Michael Arbib, in his gesture-first theory, envisions an “‘expanding spiral’ of increasingly sophisticated protosign and protospeech,” a spiral moving from gesture-first to speech.  A spiral pictures gradual changes from gesture (or protosign) to speech (or protospeech). This appears not to be the “crossover” modeled above, but the models still apply. Pantomime and signs push synchrony and co-expressiveness with speech away, and do not break out of this self-defeating pattern (despite the spiral’s openness, as Arbib also argues, to sign and speech shaping each other). Nothing in the spiral forms co-expressiveness and gesture–speech unity. With each turn gesture spins off (“scaffolds”) a bit more of itself into speech; but then speech, far from shaping gesture or being shaped by it, repels it and/or divides the labor between itself and its former gesture master.

Michael Corballis likewise continues to advocate gesture-first in a new work, which takes as its central theme a posited linguistic universal, recursion.  However, recursion is equally beyond gesture-first. This is because recursion enters into gesture–speech unities. It co-expressively appears in both gesture and speech simultaneously. In one example, a speaker outlined what she took to be an ambiguity in the bowling ball episode of the cartoon stimulus described in post 1.  She first states the perceived ambiguity (“you can’t tell if the bowling ball”) and then, recursively, states the alternatives (“is under Sylvester or inside of him”); concurrently and co-expressively, she moves her left hand to a certain space for the ambiguity itself, and then opposes two spaces within it for the two poles of the ambiguity (two further gestures in the “ambiguity” space  – first the hand moves forward with “is under”, then inward with “or inside of him”); so there is recursion on both sides of the dialectic. The recursions, spoken and gestured, partake of the usual semiotic oppositions: while speech is codified, comprised of recurrent elements with constraints of meaning and form, gesture is global and synthetic and the meaning of the whole (ambiguity) determines the meanings of the parts (the “under” pole, in particular, being anti-iconic for the meaning of being under something).  None of this can gesture-first explain.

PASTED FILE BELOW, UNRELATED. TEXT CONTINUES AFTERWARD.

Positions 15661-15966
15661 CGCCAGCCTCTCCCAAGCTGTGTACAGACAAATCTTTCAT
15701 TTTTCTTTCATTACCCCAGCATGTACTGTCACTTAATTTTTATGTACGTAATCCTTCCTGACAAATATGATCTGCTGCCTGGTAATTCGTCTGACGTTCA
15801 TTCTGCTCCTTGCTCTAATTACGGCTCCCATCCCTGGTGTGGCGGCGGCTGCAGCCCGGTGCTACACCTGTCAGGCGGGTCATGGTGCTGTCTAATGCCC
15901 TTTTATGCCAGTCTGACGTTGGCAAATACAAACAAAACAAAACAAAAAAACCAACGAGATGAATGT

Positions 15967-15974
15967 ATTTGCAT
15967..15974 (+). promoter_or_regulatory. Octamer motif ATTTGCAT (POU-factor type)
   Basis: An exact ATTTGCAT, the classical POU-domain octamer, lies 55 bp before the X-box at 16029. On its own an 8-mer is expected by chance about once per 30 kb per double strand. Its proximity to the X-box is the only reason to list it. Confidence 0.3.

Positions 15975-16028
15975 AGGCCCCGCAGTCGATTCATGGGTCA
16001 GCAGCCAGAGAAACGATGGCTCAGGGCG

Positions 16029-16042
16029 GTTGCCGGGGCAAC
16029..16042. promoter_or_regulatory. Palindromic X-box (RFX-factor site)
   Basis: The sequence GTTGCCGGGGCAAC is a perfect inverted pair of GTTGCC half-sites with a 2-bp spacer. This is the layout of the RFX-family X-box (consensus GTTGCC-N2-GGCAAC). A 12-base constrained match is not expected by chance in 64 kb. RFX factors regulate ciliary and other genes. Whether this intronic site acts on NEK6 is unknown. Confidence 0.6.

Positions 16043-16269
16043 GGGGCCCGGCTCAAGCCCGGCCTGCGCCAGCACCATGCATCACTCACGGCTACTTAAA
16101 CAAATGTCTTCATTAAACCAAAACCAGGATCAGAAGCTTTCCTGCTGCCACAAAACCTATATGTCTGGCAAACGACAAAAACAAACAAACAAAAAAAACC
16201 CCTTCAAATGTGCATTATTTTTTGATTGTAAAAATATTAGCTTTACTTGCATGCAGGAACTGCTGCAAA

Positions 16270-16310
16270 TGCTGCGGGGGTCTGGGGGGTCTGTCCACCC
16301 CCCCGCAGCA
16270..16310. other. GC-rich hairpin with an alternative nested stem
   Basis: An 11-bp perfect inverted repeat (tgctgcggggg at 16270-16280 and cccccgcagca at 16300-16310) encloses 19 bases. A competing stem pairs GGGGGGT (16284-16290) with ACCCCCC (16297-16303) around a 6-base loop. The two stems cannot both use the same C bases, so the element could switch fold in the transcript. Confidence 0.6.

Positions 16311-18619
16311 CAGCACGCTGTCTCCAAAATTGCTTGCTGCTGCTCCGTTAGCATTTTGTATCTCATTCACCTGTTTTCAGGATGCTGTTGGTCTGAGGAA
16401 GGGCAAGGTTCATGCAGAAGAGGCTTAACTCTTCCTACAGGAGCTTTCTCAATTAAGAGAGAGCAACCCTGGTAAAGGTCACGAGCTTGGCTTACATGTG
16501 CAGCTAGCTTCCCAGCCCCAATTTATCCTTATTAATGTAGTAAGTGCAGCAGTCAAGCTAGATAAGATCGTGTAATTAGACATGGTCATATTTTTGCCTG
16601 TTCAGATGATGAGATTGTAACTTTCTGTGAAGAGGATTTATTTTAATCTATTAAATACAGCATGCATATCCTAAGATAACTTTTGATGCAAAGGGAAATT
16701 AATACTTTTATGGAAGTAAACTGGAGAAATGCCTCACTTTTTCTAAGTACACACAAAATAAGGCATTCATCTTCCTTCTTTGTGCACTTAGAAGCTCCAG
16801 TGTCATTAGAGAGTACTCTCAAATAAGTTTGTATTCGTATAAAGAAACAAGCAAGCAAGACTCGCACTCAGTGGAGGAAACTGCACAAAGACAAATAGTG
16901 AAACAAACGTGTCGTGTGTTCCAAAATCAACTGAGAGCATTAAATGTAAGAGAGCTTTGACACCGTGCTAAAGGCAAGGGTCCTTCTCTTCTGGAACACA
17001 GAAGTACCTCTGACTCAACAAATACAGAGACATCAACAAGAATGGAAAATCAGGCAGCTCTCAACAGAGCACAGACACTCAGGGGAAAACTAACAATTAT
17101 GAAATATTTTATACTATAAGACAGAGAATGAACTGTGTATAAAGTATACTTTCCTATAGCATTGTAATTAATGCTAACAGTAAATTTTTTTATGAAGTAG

I do not deny that gesture-first may once have existed, and in fact I assume that it did exist once. But if it did it could not have led to human language.  It would have created pantomime, a type of gesture that does not unify with speech. Gesture-first either extinguished or shunted off into a dead end.  I propose in a later post that it was a dead end seen now only in children’s earliest language.